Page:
Anna Walter, widow, 42 years old, brunette, of good constitution, the mother of two children born without accident, had fifteen years ago suffered from hepatitis attended with considerable enlargement of the liver. She was a long time recovering from this attack, and as a sequel she suffered from various gastric and flatulent disorders which after being treated allopathically for two years at last disappeared. In 1855, in consequence of a rheumatic affection of the right arm she visited the baths of Deutsch-Altenburg, and after taking ten baths returned much benefited. Four years later, when serving as child's nurse in Horpats, the pain returned in the month of December in consequence, as she supposed, of carrying the child so much, during the sleepless nights, upon the arm. Frictions with French brandy, which she employed of her own accord, were of little service. In February of the following year, the pain which, “sticking” in character, fixed itself in the right deltoid muscle, radiated thence to the scapula and to the elbow-joint, and was aggravated by lifting and by motion. The pains increasing daily and the patient being no longer able to raise the arm to the head, she applied to me for aid on the 17th of February.
On this day, after a walk, the patient had been seized with a sticking pain in the right side of the chest in the region of the fifth rib which was increased by moving the arm and the body, extended to the upper part of the ensiform cartilage and somewhat impeded respiration. I ordered Apis mellifica, third dilution, three drops in a half glass of water, a tea-spoonful to be taken every three hours. On the next day the pains in the chest and the difficulty of breathing had completely ceased.
On the 19th of February she took cold again, and towards evening was seized with a burning pressing pain in the region of the os coccygis, which was much aggravated by any attempt to sit down. On the morning of the 20th I was called to see her. In addition to the above mentioned symptoms which had become worse daring the night, she complained also of stiffness in the back and of sticking pains in the fore-arm, with a paralysed feeling. She also stated that before going to bed, the evening before, she had had a hard shivering fit The pulse was not feverish; she had but little appetite.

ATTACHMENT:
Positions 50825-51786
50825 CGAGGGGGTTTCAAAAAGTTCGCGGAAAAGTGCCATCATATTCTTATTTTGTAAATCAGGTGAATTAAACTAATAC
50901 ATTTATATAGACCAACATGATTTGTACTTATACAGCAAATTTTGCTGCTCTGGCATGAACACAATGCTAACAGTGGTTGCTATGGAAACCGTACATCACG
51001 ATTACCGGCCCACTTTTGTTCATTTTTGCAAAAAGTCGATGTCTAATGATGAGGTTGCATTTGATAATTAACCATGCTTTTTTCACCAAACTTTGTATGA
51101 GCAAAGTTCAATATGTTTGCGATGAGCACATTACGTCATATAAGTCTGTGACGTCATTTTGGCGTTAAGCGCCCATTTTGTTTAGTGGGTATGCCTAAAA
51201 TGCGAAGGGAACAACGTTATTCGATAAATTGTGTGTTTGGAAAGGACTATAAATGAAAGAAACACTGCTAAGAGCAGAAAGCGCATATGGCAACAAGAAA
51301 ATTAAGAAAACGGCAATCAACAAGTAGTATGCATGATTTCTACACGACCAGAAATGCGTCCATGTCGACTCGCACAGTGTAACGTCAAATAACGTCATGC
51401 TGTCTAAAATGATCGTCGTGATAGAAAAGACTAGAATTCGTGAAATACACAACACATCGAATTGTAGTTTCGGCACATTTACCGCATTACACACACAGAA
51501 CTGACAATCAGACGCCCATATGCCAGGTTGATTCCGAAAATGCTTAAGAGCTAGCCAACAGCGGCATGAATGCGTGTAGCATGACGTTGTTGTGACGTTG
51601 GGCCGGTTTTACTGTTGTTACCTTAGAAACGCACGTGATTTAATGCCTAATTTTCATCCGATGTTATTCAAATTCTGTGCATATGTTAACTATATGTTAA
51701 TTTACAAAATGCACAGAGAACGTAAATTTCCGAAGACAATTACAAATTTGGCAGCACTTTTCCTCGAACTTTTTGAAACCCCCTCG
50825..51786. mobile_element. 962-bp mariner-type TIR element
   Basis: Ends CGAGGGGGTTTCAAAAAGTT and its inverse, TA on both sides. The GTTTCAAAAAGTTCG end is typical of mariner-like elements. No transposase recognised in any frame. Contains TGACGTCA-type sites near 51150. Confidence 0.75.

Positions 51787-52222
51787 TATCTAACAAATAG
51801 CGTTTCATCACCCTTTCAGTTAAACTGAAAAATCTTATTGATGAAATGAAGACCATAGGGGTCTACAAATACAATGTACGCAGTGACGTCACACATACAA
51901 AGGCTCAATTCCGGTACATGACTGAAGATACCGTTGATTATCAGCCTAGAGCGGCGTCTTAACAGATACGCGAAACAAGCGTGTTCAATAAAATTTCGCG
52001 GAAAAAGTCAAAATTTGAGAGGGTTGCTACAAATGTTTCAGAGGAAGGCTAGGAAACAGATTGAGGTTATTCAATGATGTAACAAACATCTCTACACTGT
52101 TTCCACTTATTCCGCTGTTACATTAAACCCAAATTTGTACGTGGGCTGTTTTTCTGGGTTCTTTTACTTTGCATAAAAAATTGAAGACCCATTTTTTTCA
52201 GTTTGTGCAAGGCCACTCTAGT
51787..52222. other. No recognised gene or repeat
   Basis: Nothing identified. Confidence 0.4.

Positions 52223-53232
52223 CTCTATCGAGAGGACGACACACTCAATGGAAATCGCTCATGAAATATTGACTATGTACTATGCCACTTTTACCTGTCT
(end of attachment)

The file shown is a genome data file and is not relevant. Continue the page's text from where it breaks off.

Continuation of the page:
I had recourse again to Apis, and prescribed ten drops of the fifteenth dilution in a half glass of water, of which a tea-spoonful was to be taken every two hours. The next day the pains in the back and sacral region were not diminished; she felt burning pains in both lower extremities, from the thigh to the ankles, so that she could not move the feet — the least movement, even that of the hands, increased the pains. On the 21st, in the afternoon, headache and sleeplessness supervened. The pulse was not febrile, but the temperature of the skin had increased. I nevertheless continued the Apis, and on the 23d a profuse sweat occurred, after which improvement began and continued so that on the 1st March she was free from pain and able to resume her work. As soon as she began to improve, I increased the interval between the doses and finally gave but one dose daily.
Remarks. — Among the symptoms of Apis which resemble those of Rheumatism in general, and of this case in particular the following may be cited, Hering's Amerikanische Arzneiprufungen, Vol. I, p. 171 to 376.
|Source:||The American Homoeopathic Review Vol. 03 No. 02, 1862, pages 83-85|
|Description:||Rheumatism of The Arm and Rheumatic Coccygodynia Cured by Apis.|
|Editing:||errors only; interlinks; formatting|